Psychological sophistication was, not, and still is not, a hallmark of this culture, however, and white, working-class America’s response to change has been to perceive it as stress, and to respond to change/stress by rejecting the change/source of stress. Thus, some people perceived the Civil Rights movement and the Democratic Party’s efforts on its behalf, the hippies, and the anti-war movement as emotional threats, and reacted viscerally to them, rejecting Johnson’s heir apparent, Hubert Humphrey, and voting instead for Richard Nixon, who promised “law and order,” but proved to be pretty disorderly and unlawful himself. Too much stress. Jimmy Carter is a very unstressful Democrat, a Southerner that Northerners feel comfortable with. He’s the Pres.

But another, far more visceral, source of stress had started to kick in in the late 70’s. Workers’s wages quit rising, but the rest of the economy didn’t. In other words, everything cost more, but workers didn’t have more money at their disposal. Source of stress. Throw in a small Middle-Eastern country grabbing America by the crotch, aka the Iranian Hostage Crisis, and a botched rescue attempt, too much stress–Jimmy Carter is outta there after just one term, replaced by an entertainer, who had received hundreds of hours of television exposure as an easy-going, but principled, actor and show host. Much less stress! “It’s morning in America!” Ronald Reagan actually managed to hand the show off to George Bush, Sr., for one term, but the economic stress was continuing, even intensifying, and here’s two nice young Baby Boomers with a fresh approach. Hey, we all know he really did inhale, and so did his VP…they’ll chill us out way better than that crusty ol’ WWII vet. Read the rest of this entry »





“GRAB ‘EM BY THE (CROTCH)–YOU CAN DO ANYTHING”

6 11 2016

In family therapy, we often find that one family member in a dysfunctional family is “the designated patient,” the one who acts out all the family’s secret dramas and traumas, the one that everybody agrees is the “one who needs help,” and the rest of the family uses the distraction of the one family member who is willing to publicly misbehave to mask all the ways that they themselves are neurotic, dysfunctional, or perhaps stark raving bonkers.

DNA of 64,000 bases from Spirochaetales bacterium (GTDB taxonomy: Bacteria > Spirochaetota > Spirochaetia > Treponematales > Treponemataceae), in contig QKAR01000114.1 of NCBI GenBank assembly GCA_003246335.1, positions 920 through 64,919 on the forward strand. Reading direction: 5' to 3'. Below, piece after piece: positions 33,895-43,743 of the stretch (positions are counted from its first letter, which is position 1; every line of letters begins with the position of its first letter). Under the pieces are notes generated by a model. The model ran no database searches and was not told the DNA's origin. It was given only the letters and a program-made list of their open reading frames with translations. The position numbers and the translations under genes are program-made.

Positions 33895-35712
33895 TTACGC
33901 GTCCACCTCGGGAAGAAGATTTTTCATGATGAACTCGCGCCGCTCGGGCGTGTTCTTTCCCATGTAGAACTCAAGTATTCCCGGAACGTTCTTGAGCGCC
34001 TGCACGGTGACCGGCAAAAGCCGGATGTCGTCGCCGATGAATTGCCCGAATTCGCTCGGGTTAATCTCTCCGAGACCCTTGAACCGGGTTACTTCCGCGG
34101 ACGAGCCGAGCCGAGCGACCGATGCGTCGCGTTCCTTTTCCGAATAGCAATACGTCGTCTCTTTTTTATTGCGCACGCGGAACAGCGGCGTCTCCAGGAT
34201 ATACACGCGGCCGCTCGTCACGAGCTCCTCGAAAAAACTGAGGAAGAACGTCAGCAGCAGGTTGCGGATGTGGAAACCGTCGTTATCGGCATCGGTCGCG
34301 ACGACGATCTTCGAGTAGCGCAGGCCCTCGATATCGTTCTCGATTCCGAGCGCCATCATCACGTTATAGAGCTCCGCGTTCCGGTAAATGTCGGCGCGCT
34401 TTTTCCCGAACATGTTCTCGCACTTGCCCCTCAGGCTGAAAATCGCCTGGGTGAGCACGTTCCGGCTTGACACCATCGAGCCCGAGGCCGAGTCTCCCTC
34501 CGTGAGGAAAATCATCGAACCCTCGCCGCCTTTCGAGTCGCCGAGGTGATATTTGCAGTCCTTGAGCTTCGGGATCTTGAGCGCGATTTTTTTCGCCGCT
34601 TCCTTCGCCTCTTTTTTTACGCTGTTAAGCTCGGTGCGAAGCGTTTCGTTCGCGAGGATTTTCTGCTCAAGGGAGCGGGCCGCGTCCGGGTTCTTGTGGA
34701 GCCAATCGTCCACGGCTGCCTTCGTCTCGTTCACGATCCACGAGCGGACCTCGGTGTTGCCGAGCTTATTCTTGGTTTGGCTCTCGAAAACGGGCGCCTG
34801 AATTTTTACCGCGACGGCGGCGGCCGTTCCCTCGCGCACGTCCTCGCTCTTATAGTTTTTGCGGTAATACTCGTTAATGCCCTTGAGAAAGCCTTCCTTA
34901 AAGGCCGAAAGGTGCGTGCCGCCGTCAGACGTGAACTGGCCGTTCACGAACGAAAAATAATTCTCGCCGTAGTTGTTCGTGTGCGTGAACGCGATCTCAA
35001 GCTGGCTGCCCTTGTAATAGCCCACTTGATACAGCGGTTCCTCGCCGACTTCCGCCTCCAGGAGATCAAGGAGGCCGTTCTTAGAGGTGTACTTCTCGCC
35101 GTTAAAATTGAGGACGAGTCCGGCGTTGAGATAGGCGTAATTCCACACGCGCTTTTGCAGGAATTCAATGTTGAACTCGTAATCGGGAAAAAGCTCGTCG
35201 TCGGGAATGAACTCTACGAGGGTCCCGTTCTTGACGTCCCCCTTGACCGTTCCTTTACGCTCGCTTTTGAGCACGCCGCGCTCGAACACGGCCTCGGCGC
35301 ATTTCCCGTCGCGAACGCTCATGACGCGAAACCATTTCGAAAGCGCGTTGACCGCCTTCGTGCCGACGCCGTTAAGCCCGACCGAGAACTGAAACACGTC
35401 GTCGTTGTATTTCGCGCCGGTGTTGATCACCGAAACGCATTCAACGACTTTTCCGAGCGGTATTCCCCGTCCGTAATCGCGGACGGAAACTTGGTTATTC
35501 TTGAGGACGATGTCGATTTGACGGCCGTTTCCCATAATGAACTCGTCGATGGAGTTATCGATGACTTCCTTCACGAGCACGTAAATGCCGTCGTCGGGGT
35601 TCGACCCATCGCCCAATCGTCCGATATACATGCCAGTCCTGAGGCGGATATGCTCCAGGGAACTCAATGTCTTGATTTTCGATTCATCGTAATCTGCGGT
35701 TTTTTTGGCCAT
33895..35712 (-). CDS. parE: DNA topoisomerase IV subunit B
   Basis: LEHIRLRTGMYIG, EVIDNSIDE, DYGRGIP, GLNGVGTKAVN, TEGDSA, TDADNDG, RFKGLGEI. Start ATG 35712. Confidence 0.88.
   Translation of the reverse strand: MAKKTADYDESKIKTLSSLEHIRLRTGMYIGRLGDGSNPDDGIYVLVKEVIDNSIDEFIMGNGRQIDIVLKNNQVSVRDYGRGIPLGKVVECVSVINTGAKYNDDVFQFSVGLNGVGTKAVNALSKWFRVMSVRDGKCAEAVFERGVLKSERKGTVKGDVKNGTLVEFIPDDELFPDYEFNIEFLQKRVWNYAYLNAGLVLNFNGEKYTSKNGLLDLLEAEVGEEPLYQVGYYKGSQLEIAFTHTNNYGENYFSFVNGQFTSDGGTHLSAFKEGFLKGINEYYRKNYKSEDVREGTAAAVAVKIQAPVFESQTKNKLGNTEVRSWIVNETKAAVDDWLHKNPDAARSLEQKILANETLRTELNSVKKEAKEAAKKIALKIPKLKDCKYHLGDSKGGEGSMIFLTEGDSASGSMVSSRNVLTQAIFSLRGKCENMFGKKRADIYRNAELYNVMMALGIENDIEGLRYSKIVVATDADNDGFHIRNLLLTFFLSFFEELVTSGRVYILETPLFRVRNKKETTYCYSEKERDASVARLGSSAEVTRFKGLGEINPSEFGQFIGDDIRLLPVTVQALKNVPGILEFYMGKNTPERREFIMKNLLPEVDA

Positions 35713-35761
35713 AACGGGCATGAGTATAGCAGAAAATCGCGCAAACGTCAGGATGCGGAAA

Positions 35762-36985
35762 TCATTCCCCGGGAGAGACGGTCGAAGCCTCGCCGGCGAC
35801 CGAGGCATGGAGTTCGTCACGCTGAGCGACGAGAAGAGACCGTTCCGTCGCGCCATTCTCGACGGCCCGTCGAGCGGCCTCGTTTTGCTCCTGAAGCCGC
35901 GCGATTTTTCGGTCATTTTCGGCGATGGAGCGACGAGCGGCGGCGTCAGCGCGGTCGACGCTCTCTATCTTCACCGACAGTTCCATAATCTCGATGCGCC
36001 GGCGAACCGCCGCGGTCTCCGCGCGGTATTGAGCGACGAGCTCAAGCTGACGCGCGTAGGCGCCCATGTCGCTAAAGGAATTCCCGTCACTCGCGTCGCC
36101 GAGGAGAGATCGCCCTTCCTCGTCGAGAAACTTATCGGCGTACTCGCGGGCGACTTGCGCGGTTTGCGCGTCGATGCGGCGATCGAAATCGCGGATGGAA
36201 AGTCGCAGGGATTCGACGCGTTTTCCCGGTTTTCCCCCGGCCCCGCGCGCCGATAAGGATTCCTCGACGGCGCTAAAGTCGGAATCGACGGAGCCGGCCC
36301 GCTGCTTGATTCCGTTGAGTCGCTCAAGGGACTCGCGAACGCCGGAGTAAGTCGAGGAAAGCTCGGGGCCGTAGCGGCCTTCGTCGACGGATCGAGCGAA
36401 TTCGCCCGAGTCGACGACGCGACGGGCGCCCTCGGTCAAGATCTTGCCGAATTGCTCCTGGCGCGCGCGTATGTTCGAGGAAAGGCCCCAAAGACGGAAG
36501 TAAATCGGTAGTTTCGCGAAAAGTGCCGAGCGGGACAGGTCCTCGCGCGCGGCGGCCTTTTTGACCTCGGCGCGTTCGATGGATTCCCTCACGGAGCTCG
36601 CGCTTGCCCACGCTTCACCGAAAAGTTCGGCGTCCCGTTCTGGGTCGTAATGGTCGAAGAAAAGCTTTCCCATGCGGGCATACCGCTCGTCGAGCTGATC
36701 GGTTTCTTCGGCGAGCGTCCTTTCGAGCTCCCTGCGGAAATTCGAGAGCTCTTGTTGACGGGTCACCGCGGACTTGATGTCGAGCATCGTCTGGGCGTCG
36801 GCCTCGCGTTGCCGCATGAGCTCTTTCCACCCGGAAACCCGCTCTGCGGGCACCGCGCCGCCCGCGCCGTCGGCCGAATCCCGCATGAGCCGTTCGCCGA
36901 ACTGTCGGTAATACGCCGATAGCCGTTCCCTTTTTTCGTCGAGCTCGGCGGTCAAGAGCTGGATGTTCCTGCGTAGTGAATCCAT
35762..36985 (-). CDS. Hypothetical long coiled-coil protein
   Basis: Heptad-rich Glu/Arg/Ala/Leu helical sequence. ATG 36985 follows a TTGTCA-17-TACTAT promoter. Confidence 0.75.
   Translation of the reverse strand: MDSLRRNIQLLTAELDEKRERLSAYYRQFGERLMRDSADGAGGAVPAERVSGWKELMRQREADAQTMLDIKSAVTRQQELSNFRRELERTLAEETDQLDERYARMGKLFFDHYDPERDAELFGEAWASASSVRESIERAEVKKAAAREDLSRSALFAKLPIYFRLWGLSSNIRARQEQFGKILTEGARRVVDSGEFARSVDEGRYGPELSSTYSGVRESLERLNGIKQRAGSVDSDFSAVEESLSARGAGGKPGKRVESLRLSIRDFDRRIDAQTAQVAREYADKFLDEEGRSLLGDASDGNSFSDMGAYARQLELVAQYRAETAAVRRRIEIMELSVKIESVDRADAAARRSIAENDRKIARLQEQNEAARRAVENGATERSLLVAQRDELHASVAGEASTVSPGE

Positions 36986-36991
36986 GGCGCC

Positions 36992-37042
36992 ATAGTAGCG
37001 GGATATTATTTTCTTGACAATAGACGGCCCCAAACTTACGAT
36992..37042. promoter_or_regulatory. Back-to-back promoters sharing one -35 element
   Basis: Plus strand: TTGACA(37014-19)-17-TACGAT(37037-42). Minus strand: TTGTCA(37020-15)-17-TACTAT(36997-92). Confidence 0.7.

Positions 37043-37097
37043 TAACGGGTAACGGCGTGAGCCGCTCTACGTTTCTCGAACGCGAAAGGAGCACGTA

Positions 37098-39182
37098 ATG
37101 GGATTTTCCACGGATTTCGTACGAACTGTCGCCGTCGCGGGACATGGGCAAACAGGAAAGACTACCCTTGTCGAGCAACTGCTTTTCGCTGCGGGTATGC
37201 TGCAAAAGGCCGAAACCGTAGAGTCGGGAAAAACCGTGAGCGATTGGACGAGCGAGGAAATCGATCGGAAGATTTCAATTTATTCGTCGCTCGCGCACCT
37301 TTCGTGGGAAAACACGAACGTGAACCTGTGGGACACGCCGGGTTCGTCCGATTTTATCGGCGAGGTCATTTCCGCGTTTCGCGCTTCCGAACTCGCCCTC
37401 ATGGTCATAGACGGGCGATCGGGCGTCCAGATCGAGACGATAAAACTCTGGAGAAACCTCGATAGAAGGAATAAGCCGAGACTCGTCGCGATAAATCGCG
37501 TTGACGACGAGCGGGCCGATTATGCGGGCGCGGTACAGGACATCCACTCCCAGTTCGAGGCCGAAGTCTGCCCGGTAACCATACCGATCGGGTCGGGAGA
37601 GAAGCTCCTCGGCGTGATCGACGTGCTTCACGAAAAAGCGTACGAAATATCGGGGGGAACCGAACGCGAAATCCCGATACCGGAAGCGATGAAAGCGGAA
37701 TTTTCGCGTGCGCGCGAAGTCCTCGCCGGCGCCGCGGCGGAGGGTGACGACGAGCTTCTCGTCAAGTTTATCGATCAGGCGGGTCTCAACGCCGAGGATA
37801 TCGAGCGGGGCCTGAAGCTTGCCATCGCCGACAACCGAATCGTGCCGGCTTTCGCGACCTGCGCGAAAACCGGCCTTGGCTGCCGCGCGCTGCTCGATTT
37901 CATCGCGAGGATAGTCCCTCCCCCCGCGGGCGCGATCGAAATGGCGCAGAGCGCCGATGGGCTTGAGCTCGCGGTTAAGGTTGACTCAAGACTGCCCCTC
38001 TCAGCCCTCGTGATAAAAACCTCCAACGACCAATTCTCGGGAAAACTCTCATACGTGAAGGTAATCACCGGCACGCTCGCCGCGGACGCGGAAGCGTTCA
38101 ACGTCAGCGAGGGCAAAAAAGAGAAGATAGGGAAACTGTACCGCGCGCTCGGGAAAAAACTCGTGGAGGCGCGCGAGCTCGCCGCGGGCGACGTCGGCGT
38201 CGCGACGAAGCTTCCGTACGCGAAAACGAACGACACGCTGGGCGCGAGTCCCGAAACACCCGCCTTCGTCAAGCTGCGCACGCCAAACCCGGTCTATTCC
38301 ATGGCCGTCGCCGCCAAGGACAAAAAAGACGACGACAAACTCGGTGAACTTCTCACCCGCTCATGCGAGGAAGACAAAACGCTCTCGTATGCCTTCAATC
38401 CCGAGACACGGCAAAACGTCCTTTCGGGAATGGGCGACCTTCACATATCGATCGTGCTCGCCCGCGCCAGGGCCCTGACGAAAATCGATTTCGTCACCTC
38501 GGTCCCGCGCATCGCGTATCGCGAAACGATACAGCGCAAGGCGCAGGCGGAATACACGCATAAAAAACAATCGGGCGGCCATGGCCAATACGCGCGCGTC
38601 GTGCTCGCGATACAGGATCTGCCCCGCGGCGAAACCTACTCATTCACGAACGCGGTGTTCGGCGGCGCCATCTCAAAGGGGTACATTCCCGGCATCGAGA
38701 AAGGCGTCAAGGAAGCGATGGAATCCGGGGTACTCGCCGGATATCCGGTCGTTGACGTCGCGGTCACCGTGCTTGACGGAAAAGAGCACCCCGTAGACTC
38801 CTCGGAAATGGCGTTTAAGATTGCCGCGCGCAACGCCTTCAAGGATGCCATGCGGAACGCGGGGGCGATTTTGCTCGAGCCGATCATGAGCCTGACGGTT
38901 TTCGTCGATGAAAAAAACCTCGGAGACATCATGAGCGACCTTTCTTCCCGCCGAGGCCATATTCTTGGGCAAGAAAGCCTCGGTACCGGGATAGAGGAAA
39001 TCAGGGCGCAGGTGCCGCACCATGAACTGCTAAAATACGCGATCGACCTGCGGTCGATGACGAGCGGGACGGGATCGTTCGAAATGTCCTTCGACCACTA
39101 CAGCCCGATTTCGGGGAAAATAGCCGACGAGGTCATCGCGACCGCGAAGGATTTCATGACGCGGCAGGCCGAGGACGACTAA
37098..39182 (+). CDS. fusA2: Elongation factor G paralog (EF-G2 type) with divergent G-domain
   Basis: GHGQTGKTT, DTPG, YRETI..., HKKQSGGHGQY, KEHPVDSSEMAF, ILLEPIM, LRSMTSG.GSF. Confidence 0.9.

Donald Trump has taken the position of “designated patient” in our national dysfunctional family.

if he were a poor man....

Our designated patient-in-chief

He has, um, trumpeted to the world all the petty nastiness that Republicans used to keep on the down-low about how they despised anyone who is not a right-thinking, right-voting, right-sexing white American, and at this level, at least, he is honest and truthful, in the sense of being willing to voice sentiments that other people think but won’t say.

In no instance has this been more the case than in his notorious “grab ’em by the (crotch)–you can do anything” video. He was certainly thinking of it in individual terms, but it has been one of the guiding postulates of American politics at least since Roe vs. Wade, when our national discourse first had to confront what goes on below the belt. Republicans seized the crotches of those who are horrified by the notion that it’s a woman’s choice whether she should have a child or not, while Democrats grabbed the pro-choice faction’s collective private parts. As more “sexual freedom” issues have arisen, from single mothers’ rights through gay rights to transgender rights, the division–and the  parties’ firm hold on the reproductive organs of their respective demographics–has only grown firmer, enabling them to engage in a wide variety of reprehensible behavior as long as they were willing to protect “the rights of the unborn,” or “a woman’s right to choose.”